Thursday, April 23, 2009

2012 President Survey

Is it too early to poll Barack Obama against potential opponents in 2012? Sure. But that doesn't mean people don't find it interesting, and it gives us something to track against moving forward so here goes:

On our newest national survey we looked at Obama against Newt Gingrich, Mike Huckabee, Sarah Palin, and Mitt Romney.

Huckabee fares the best of the top Republican contenders at this point in time, trailing Obama 49-42. That margin is basically the same as what Obama won by against John McCain in November. Huckabee also has the best favorability numbers of the Republican quartet at 42/34. Even after running for President last year a quarter of the country doesn't have an opinion about him one way or the other.

Sarah Palin's numbers are an interesting conundrum. She easily has the best favorability among Republicans voters, with 76% saying they have a positive opinion of her. The other three range from 60-67 with the party base. But she also has the largest percentage of GOP voters- 21%- who say they would vote for Obama if she ended up being the party nominee. So for the folks in the party who don't like her that feeling is strong enough they'd rather vote for a Democrat. It adds up to a 12 point deficit for her, 53-41. Overall the electorate has a negative opinion of Palin, 42/49.

The low 60% favorability rating among GOP voters belongs to Mitt Romney, certainly an indication that securing the nomination is likely to once again be a struggle for him. He is viewed favorably by the largest numbers of Democrats for any of the Republican candidates in the survey, at 27%. He trails Obama 50-39.

The weakest of the potential Republicans at this very early stage is Newt Gingrich, who despite being out of the national spotlight for ten years still appears to have a lot of people who don't think much of him. 36% of voters in the country have a favorable opinion of him with 44% saying it's unfavorable. It's interesting that more voters have a take one way or the other on Gingrich than on Huckabee and Romney who ran for President just last year. Gingrich earned his fame as a partisan warrior and perhaps as a result of that he gets the lowest level of crossover popularity from Democrats, as only 15% of them say they view him positively.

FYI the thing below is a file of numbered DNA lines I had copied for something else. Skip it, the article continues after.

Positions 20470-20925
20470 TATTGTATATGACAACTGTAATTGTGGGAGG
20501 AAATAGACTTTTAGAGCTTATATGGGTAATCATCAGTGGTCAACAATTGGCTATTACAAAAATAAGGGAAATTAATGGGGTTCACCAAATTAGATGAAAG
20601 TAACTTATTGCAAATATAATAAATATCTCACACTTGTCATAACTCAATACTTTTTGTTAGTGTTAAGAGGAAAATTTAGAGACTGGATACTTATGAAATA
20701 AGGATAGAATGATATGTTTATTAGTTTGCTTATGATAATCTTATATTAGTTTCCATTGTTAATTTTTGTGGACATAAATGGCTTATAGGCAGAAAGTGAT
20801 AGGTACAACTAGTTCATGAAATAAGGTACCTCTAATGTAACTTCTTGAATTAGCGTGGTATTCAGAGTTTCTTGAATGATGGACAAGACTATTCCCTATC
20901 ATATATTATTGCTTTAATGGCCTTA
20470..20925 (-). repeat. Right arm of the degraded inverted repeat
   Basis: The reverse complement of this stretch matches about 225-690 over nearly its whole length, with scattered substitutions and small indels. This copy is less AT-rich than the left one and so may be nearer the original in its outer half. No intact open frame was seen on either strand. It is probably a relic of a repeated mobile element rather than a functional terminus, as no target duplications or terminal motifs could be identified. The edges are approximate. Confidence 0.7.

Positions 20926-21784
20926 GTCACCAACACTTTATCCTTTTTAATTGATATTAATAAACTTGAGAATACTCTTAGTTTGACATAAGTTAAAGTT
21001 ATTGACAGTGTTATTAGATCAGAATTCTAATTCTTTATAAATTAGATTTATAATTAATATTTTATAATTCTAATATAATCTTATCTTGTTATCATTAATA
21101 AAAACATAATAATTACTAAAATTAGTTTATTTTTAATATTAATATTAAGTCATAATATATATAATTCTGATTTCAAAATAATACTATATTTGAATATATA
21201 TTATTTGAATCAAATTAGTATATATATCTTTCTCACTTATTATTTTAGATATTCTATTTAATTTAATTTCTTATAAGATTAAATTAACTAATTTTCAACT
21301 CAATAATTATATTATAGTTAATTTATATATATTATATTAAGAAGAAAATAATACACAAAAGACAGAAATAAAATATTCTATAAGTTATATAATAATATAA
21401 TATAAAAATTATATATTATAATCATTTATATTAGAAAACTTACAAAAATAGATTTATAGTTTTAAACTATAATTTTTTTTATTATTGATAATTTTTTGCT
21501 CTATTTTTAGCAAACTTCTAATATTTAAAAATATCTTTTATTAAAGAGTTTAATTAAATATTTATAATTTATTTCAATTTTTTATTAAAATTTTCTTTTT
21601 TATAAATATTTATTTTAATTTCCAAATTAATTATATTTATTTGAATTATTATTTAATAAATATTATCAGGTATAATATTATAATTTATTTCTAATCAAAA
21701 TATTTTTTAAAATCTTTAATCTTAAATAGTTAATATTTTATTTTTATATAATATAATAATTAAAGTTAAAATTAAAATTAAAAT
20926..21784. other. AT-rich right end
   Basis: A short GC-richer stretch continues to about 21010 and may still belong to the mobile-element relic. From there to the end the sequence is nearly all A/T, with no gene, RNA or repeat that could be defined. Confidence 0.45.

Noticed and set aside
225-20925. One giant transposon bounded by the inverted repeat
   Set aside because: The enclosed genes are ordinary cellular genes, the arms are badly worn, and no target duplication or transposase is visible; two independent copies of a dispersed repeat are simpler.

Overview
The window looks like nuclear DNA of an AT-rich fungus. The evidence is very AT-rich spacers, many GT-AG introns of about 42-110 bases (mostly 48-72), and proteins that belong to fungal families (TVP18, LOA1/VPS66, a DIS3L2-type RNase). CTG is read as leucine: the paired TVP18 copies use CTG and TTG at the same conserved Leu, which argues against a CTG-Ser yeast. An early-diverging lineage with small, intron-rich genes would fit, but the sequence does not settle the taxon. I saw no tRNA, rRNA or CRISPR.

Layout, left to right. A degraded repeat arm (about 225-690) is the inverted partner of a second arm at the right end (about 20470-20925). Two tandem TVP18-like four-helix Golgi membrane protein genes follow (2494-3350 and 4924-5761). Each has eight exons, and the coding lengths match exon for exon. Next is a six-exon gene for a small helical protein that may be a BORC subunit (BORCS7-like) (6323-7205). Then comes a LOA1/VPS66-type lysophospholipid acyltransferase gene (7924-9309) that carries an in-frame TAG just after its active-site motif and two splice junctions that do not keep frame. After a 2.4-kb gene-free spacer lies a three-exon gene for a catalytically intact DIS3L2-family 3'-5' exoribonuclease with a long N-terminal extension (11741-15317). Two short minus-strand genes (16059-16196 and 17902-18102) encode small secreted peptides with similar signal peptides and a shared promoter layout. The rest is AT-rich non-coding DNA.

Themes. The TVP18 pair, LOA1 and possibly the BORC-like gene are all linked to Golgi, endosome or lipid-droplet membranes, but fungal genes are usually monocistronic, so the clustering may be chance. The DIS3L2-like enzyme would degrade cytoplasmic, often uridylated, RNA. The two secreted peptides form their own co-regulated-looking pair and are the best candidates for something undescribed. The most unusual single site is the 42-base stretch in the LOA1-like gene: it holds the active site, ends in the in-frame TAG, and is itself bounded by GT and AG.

Obama's approval is at 53% with 41% disapproving. Those might not be as good as some of his numbers earlier in the year but he's certainly in solid shape politically overall.

Full results here.


Chris said...

Could you poll South Carolina? I'd love to see the opinions of Mark Sanford vs. Obama vs. stimilus or no stimulus.

andgarden said...

Hey Tom, do you have the regional crosstabs for this survey? Thanks.

Rasmus said...


do you have any idea why African-Americans seem to be more inclined to vote for the GOP when the election is still a lot of time a way but always end up in the Democratic column? I mean, it's like that every time, at least in your polls (and you're the only pollster from whom I know crosstabs for 2010 or 2012 from states with a sizable AA minority)- the GOP gets support from 15-20% African-Americans in the early polls, with maybe additional 10% undecided, but the Democrats still get 90-95% in the elections.

I mean, we already know that Palin or Huckabee won't get 17% of the African-American vote come 2012. Even if Obama fails.

Tom Jensen said...

I certainly agree with you but I don't know why. Same thing happened in a lot of polling last year further out from the election.

Joseph said...

"Rasmus said...

I mean, we already know that Palin or Huckabee won't get 17% of the African-American vote come 2012. Even if Obama fails."